Leaves are changing and pumpkins are appearing on doorsteps around the country. As vibrant shades of orange fill the outdoors, they’re also becoming increasingly popular inside.
Upholstery fabrics, paint colors, furniture and accessories that range from neon orange to tangerine to terra cotta are getting attention this season.
But orange isn’t for everyone. When interior designers suggest decorating with orange, clients can get nervous. Designer Kyle Schuneman often eases homeowners into using orange by suggesting variations on it.
“The idea of orange can sound juvenile and unsophisticated,” Schuneman says. “But if you go with umbers, burnt bricks or terra cottas, you can sell a client on the idea much easier.”
The key, he says, is using orange creatively and carefully.
Here, Schuneman and designers Brian Patrick Flynn and Betsy Burnham offer tips on decorating with the color orange, and avoiding the pitfalls of using it badly.
• How much to use?
Orange can be overpowering as the main color in a room. But, like red, it works brilliantly as an accent color.
“I don’t suggest painting your walls orange,” Burnham says. “But maybe there’s an orange in the print on your pillows.”
It can be casual (“maybe you bring in a garden stool that’s bright orange”), or chic and sophisticated (“think of Hermes orange, those shopping boxes”), she says.
In a bedroom with muted, gray-blue walls, Burnham opted to add lacquered end tables in a rich shade of orange.
Orange paint can also be a great way to spruce up a dated piece of furniture.
“Think about painting a great old chest of drawers a beautiful shade in a high gloss,” Schuneman says, “and changing out the knobs to really special crystal knobs to make a statement piece in a room.”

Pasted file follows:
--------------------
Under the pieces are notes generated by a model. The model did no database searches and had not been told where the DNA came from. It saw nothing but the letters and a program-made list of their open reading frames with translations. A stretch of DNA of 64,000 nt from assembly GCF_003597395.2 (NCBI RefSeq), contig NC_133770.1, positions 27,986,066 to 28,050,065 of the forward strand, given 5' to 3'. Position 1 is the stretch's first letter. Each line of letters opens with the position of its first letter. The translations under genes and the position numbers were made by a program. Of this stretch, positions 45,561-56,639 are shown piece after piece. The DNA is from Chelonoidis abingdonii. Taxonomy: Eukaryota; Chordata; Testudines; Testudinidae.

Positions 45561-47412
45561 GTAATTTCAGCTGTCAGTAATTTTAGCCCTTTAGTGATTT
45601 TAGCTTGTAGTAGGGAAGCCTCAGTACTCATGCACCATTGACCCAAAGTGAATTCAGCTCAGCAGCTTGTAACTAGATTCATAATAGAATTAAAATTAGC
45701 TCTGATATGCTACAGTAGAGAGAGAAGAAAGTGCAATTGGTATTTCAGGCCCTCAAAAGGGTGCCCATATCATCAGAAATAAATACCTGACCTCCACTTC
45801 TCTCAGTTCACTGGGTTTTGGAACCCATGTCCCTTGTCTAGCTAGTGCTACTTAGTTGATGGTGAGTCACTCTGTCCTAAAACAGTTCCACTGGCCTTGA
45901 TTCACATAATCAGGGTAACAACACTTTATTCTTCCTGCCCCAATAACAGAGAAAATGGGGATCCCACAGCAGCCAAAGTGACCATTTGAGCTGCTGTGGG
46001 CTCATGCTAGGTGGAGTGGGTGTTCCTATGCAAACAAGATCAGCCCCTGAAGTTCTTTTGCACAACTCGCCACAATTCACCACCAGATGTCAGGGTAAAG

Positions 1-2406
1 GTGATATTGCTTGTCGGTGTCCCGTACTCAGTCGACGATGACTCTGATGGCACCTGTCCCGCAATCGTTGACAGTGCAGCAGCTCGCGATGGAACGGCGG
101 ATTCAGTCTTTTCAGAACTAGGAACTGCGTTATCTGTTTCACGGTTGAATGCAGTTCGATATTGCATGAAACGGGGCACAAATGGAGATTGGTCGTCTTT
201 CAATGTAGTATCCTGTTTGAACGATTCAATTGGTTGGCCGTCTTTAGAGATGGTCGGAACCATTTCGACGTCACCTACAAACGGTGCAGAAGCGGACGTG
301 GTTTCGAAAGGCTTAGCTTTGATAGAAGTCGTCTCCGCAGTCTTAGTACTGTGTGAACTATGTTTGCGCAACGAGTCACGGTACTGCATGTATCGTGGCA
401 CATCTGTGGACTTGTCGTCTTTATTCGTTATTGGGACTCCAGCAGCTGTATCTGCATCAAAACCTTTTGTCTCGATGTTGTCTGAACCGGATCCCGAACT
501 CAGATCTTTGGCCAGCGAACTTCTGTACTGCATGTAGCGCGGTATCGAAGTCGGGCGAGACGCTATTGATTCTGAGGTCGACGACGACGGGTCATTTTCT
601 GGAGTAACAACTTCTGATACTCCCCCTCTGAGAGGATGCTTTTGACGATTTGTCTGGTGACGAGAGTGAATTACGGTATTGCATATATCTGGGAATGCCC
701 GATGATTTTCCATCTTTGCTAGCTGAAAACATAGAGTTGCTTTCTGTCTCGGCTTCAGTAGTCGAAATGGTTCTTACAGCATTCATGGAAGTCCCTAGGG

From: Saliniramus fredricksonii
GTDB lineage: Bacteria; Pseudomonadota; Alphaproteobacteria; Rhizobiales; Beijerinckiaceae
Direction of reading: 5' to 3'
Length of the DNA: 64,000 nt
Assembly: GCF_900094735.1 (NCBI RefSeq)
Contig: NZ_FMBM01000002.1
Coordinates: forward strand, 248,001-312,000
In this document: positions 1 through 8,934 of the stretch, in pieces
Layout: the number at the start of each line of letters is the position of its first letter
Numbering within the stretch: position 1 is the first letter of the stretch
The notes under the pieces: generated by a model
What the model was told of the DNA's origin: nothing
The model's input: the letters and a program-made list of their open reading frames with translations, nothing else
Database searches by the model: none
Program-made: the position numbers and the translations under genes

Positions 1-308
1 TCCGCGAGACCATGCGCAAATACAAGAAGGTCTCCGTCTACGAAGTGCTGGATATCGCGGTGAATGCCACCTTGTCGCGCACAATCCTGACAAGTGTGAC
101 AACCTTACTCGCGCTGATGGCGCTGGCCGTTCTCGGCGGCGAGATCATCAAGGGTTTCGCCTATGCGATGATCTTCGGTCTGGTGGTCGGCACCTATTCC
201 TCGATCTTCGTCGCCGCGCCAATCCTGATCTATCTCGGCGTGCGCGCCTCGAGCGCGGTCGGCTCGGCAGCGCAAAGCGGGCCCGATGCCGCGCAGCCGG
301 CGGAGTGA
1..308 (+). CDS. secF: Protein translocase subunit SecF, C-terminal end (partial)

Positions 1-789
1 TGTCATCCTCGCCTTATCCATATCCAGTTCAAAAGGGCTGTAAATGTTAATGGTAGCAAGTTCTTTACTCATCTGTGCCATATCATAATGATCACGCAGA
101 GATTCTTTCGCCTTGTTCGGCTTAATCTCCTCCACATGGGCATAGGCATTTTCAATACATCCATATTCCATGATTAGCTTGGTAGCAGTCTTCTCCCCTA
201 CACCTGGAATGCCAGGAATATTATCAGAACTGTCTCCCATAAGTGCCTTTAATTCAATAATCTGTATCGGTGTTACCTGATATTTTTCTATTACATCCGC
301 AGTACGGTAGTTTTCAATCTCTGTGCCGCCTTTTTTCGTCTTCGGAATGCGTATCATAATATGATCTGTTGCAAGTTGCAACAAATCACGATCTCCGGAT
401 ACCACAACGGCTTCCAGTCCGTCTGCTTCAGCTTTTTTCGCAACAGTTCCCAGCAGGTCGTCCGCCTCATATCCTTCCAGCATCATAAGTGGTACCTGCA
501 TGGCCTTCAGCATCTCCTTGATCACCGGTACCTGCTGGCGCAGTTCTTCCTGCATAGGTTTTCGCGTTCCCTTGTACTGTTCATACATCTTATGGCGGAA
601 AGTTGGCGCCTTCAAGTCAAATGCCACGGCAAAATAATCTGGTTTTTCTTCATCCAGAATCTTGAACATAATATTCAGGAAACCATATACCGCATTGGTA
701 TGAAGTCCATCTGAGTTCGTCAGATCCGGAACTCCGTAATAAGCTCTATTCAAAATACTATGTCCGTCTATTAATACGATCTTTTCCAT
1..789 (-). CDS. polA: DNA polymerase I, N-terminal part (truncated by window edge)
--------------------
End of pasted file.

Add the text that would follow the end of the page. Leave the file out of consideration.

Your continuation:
• Which shades are best?
All three designers like earthy burnt orange tones that are almost as brown as they are orange.
“With a burnt orange, you’d be surprised what the paint chip looks like,” Burnham says. “It looks more like a brown. But you paint a piece of furniture that color, and it reads orange. It does what it’s supposed to do — it brings some whimsy.”
Flynn also likes using red-orange, “ideal for more youthful or edgy rooms.”
The style of your home may help determine which shades you choose, says Schuneman. “Terra cotta is a beautiful backdrop for a traditional or retro feeling space, while pops of a more neon orange could be really fun for a modern space.”
Whatever tone you choose, Schuneman suggests testing a sample if you’ve decided to take the plunge and paint with orange. “Try three or four different shades,” he says, and view them in various types of daylight and artificial light.
Also, he says, “orange is a lot like red when you’re painting, so you’re going to need three or four coats to get an even finish. But the end product will be a beautiful cozy space.”
Just one word of warning: “Don’t go with a true shade of orange,” Schuneman says. “It will feel like Pee-Wee’s Playhouse.”
• Where does it work?
Orange can look good anywhere in your home, but these designers say it’s especially beautiful for bedrooms.